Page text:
Hackers may decide to use your curiosity or greed against you. This is precisely why this social engineering technique is called “baiting.” It could either be performed physically or through malicious sites. In the physical case, someone could leave behind removable media, in hopes that you will want to figure out what it is. This may come in the form of a flash drive that has been infected with malware. Once you hook it up to your device, your system will be compromised and potentially even destroyed. On the flip side, you could receive a message that you won something, such as a gift card. Trying to access this will also infect you.
“Quid pro quo” is Latin for “something for something,” meaning exchanging favors. Many social engineering scams make you believe that you are getting something out of providing your information. Much like baiting, this attack lures you in with fake benefits. They differ in that baiting doesn’t require a lot of interaction because it just waits for a trigger. Quid pro quo, on the other hand, needs that direct interaction in order to frame things as an even trade. It assumes that humans are the weakest link in an organization. After you have agreed to the service being offered by the hacker, it could lead to worse attacks, such as ransomware.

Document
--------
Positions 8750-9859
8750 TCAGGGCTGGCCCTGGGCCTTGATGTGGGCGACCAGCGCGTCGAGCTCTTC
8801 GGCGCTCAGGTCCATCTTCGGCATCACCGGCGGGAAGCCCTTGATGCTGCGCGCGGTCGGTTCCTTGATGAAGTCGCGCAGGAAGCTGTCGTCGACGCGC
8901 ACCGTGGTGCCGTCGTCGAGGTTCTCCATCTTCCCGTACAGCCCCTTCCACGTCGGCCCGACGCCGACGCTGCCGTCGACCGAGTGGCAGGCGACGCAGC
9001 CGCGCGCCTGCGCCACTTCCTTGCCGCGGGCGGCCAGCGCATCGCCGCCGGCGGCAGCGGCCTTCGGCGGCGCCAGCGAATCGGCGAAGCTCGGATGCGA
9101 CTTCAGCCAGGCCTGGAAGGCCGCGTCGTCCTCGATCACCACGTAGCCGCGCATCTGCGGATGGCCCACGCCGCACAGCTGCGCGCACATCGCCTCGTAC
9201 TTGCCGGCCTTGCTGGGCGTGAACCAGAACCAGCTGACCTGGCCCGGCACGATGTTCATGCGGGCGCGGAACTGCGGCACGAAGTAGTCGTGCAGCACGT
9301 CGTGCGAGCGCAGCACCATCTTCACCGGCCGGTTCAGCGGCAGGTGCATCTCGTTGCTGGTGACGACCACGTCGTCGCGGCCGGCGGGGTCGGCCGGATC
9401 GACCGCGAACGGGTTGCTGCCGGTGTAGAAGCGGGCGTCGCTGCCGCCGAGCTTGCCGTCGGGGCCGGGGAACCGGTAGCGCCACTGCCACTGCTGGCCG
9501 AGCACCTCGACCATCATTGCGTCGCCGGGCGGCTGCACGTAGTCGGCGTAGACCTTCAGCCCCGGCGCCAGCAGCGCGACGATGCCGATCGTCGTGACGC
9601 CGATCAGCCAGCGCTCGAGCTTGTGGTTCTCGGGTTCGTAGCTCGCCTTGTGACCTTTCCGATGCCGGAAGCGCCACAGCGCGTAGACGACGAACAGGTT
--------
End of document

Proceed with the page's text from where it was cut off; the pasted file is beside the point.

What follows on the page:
It’s easier said than done to just ignore social engineering attacks. Anyone is capable of falling for them, and it is a growing field. You and your team need to be aware of the warning signs that come along with these schemes so that you can be prepared in case a situation arises. Here are some things that companies specializing in managed IT services in Austin recommend.
Blindly trusting a message you receive in your inbox can land you in a load of trouble. Keep an eye out for who is sending you these messages. If you aren’t familiar with the sender and they have sent you a suspicious attachment, it’s best not to engage. However, they may be pretending to be someone that you know. In fact, you could be receiving an email from an account that has already been hacked. Trust your gut if someone is asking for information that they should know, and reach out to others about whether they are having a similar experience.
Your systems are regularly threatened by new viruses, which you may not even realize if your anti-virus software is up to date. Occasionally, it may let you know that it was able to combat a few dozen attempts at extracting your data. But, otherwise, you’ll be searching the web and fulfilling your various business tasks without thinking much about it. When you delay updating your anti-virus program, you may end up having to think about it more. After all, you will be left at greater risk. Managed IT services in Austin can actually actively scan for vulnerabilities and run security risk assessments, as well. These will show where the flaws in your software and systems are.